Ballarat Tech School is on track to open for the start of the new school year in 2018. A glowing atrium will change the facade of the Albert St building and welcome up to 200 students at a time through its doors.
Source: The Courier see original article here
Ballarat Tech School is on track to open for the start of the new school year in 2018.
A glowing atrium will change the facade of the Albert St building and welcome up to 200 students at a time through its doors.
A sneak peek at construction progress has revealed construction is well underway on the project with builders confident the building will be delivered on its scheduled December 20 handover date.
Nicholson Construction project manager Stephen Allen said refurbishment works on the Albert St building were progressing well.
“All the services are in, walls are plastered, window frames are in, glass being installed, and painting and joining will start in two weeks,” he said.
“It’s a tight timeline on the project but we are in a good position at the moment.”
The Ballarat Tech School development is part of a $128 million state government initiative to create 10 tech schools across Victoria.
?A large steel learning tree fitted with LED lights branches through the two storeys of learning spaces with seating around its base and breakout areas surrounding its limbs upstairs.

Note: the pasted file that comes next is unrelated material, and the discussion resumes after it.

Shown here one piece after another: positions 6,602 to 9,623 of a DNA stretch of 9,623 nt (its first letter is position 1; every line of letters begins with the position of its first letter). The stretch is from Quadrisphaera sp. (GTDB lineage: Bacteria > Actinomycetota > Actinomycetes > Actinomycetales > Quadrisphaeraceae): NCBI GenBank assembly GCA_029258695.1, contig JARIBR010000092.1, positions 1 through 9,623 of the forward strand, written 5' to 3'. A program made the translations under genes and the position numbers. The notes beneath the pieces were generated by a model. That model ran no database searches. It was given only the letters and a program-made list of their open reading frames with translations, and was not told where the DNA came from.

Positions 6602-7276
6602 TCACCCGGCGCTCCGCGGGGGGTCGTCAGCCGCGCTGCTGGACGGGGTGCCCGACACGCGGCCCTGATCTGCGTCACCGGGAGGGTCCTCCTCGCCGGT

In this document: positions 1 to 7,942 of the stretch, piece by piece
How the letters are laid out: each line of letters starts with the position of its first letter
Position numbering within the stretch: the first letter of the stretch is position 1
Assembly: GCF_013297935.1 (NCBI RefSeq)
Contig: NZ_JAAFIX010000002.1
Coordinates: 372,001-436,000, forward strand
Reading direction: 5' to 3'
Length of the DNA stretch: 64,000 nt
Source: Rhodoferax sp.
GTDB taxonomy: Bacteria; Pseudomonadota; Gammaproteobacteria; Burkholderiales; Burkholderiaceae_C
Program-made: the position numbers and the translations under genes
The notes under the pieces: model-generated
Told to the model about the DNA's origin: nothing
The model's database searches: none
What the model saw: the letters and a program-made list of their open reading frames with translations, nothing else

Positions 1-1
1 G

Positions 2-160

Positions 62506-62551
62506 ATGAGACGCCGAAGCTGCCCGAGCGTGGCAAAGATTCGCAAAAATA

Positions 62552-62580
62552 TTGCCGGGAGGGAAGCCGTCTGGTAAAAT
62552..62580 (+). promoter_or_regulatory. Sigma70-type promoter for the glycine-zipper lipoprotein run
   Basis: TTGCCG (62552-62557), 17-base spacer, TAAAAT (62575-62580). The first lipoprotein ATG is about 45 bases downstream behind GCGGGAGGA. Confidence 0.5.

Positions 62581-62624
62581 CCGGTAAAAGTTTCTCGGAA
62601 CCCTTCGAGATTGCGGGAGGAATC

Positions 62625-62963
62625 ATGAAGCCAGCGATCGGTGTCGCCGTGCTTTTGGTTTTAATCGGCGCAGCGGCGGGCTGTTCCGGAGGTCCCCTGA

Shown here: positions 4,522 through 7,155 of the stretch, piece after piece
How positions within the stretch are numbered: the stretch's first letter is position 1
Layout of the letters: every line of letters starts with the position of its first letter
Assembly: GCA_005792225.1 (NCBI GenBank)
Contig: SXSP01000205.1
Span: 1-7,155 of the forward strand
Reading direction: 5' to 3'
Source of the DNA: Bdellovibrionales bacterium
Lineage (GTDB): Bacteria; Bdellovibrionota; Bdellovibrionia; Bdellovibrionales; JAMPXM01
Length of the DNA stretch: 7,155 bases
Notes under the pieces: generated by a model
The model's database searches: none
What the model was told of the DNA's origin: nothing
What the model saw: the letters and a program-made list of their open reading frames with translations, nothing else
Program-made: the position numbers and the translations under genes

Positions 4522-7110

Walls and classroom partitions are in, ceiling treatments ready for installation, and builders have replaced half of the roof sheeting and are installing solar panels to cover the entire roof.
“The amount of power those solar panels will produce will most likely see this building put power back in to the grid as well as power the building so will probably be an ongoing cost benefit,” Mr Allen said.
The high-tech building also has an audio-visual system and technology fit-out that Mr Allen said would rival any other building in the city.
Demolition work on the interior of the existing building began in June.
Ballarat Tech School associate director Sofia Fiusco said the school could cater for 200 students at any one time and would work with all 15 secondary colleges in the region.
Large classrooms will cater for teaching programs across five industry areas: food and fibre, health science, IT, advanced manufacturing and new energy.
“A big part of looking at the spaces is making sure they are multi-purpose so as the needs of industry adapt and change we can factor that in to what we do,” Ms Fiusco said.
Schools will elect the programs they want to be part of and bring students in to the tech school for the day.
“The focus will be on learning in a very visual way in terms of what they can see and be inspired by, who they are working with, and learning from each other. It will be very open and transparent and reflect what workplaces look like and how they function.”